4. Add pureed vegetables to the pot you just cooked the meat in and cook until soft, slightly browned and very fragrant (about 5 minutes). Add garlic and herbs and cook until fragrant (about 1-2 minutes).
    5. Return meat to the pot. Carefully pour the wine into the pot to deglaze, scraping the bottom with a wooden spoon to loosen any brown bits. Cook, stirring frequently, until wine has nearly all evaporated.
    6. Add balsamic vinegar and broth. Bring to a boil, then lower temperature to lowest setting. Cover pot and cook for 2 hours.
    7. Add turnips and cook for 15 minutes, or until they can be easily pierced with a knife but are not falling apart. Add greens and cook for 2 minutes, or until they are wilted and softened.

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    Paleo Beef Stew with Turnips & Greens | stupideasypaleo.com

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    Steph Gaudreau is a certified holistic nutrition practitioner, weightlifting and mindset coach, and the author of the best-selling Performance Paleo Cookbook. Her recipes and expert advice have been featured in SELF, Outside Magazine, Elle, and Greatist. Steph loves barbells, cats, and anything Lord of the Rings. She lives in San Diego, CA.

    25 thoughts on “Paleo Beef Stew with Turnips and Greens (AIP-Friendly)

    1. I wanted to make this but I can’t have onions, garlic, dry wine, or balsamic vinegar right now. I was thinking of substituting apple cider vinegar. Would you recommend this? And if so how much since I am also not doing the wine. Are there any other recommendations for me tailoring this for me limitations? Or should I just wait until I can eat the omitted ingredients?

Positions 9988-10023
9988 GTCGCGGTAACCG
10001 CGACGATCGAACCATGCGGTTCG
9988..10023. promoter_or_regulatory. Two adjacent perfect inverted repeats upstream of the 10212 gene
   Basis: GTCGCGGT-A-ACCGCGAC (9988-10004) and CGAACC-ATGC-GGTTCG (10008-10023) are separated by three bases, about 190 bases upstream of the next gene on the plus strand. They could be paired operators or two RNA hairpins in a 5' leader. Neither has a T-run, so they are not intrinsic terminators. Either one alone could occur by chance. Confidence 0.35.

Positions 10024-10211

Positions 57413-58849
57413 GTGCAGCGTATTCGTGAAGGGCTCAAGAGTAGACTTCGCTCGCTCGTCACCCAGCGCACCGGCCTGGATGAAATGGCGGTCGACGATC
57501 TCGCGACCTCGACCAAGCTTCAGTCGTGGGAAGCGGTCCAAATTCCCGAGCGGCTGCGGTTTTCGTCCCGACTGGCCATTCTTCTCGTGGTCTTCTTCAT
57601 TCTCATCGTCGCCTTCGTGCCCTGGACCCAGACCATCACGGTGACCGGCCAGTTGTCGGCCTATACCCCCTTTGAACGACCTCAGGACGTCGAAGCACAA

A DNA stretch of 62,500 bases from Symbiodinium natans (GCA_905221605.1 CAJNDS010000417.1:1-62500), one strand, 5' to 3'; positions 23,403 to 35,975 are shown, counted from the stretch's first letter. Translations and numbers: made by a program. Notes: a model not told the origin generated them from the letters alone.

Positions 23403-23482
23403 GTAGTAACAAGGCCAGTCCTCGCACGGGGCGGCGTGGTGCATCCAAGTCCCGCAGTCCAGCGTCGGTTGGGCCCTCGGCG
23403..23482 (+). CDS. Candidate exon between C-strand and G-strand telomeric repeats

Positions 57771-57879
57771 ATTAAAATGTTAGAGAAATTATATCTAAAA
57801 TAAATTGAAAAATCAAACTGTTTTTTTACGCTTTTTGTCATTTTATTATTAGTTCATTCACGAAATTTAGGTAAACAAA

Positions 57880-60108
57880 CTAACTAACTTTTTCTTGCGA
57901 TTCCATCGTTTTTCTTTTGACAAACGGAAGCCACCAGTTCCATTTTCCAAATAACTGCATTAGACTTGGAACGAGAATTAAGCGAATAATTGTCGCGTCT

1. ACV should work just fine! Instead of the wine, I’d probably use broth of some sort…chicken or beef probably. I think you could also do it without the onions and garlic. It might not have the same flavor though, since those are the aromatic base of the dish.

        1. In case anyone sees this in the future, ACV was great. I’m sure the wine is better and a different flavor profile, however we were on WHOLE30 so, this with the ACV was delicious!

    2. I don’t eat FODMAPS (onions, garlic) and do a similar beef stew without them. I’ve been using turnips and they work great. To make up for the flavor of the onions and garlic I add tumeric, black pepper and oregano. I have worked my way up to using a little granulated garlic and that does help. I do my stew in the slow cooker. I do find that a good red wine adds a lot of flavor. Malbec is my favorite. But you can do it without too. A good beef stock (homemade from grass fed beef bones) is the key.

    3. Glad to see yet another good way to hide greens, yet still get the nutritional benefits. Off to the kitchen to give this a try. Thank you!

    4. I’m almost done making this and it smells amazing. My concern is, it looks like soup, not stew. Are you sure you left the lid on during the 2 hour simmer time?

        1. Hi Kirsty…if the broth is too thin, you can reduce it down by bringing it to a boil until it decreases in volume. Unfortunately different veggies have different moisture content at certain times in the season, so they may release more liquid.

    5. This is excellent! I made it for dinner this evening. I tripled the carrots and celery, and quadrupled the kale. I browned ground beef with onions in the bottom of a large deep pan. Then I added the other ingredients as I cut them up. No pureeing, no removing beef from the pan. I added only 2 cups hot water (in lieu of beef broth), as I knew I was not waiting 2 hours for “stew”. And (oops!) I forgot the vinegar. This is now a one-pot wonder. OMG good! Thank you so much for sharing!

    6. Looking good, still boiling down the beef bone broth. Recommend cutting liquid at least in half. 1-2 cups is plenty if you want a stew. Probably just 1 cup.
      Thanks for recipe.